I have to say that while I was prepared for my lectures in Egypt, I was still preoccupied by my employment situation. The 10-hour plane ride was even more tedious than usual. It was only when I stood at the foot of the only monument of the World's Seven Wonders which remains standing that I received divine clarity. As I reached my relatively small brown hand out to touch Khufu's Great Pyramid, I realized how insignificant my problems were. My issues would be resolved ... all things were in divine order.

In the months since our return, I have been looking for full-time work, but also working diligently to advance the mission of the Center for the Restoration of Ma'at. Nfr-Ka Ma'at and I traveled to Chicago's Oriental Institute with Kemetic Yoga master Yiser Ra Hotep to view the Qustul incense burner (read my original post on the burner here). Additionally, we're also preparing to start a league for folks interested in playing the Ancient Egyptian board game known as senet.

I have just completed my training to become a television producer. We are anxiously developing our new television show titled "Kemetic Legacy Today". We've certainly been active. I'm sure that our brief hiatus will actually create more material for the Udjat. Hang in there ... it's gonna be a wild ride! Shem em Hetep (Go Forth in Peace)!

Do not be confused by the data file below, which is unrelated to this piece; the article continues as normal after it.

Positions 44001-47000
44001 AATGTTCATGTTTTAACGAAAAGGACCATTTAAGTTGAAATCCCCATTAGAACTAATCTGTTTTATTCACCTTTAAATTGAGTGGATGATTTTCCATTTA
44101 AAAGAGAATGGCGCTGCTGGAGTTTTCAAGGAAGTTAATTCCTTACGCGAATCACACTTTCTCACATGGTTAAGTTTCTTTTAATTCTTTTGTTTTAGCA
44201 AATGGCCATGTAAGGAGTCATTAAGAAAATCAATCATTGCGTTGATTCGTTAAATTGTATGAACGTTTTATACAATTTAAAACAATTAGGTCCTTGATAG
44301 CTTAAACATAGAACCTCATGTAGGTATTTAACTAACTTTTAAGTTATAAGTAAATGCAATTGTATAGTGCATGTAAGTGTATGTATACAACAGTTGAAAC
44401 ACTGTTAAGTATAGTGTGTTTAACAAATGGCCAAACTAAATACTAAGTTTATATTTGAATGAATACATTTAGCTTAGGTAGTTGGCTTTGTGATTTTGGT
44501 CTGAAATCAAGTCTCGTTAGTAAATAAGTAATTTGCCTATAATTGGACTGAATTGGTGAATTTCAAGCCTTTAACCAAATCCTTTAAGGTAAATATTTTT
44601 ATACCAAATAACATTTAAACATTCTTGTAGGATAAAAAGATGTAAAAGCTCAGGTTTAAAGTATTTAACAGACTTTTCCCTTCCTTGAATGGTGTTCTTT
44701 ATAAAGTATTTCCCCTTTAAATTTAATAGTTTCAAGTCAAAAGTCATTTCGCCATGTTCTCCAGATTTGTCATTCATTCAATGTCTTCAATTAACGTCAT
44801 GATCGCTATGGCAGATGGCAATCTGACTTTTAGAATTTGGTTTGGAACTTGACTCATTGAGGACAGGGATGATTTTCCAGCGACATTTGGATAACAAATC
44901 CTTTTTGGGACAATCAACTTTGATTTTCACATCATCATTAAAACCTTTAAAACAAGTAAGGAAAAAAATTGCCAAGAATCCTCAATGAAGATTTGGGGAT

Saturday, August 1, 2009

Video Log of our First Day in Egypt!

NOTE (8/11/09): Unfortunately I was unable to post video to blogger from Egypt. I'll be uploading compiled video posts over the course of this week. Let us know what you think! Check back every day for the next week.
I think many of you are aware that Nfr-Ka Ma’at and I have the incredible honor of serving as staff members for the African Genesis Institute. We’ve just completed our first day in Egypt. This is our sixth trip to the site of Africa’s most glorious civilization. The African Genesis Institute is a 2 ½ year rite of passage program for students aged 7 – 14, which culminates in a FREE trip to Egypt for all of the youth and adult mentors who complete the program. This year we have approximately 218 Africans with us. I’m not aware of any other group taking young people to African descent to Africa every year (to find out more click here)! I can think of few other things as important in our lives during the 9 years we’ve been involved with the program. As soon as I'm able to upload video I'll post a video collage of our first day.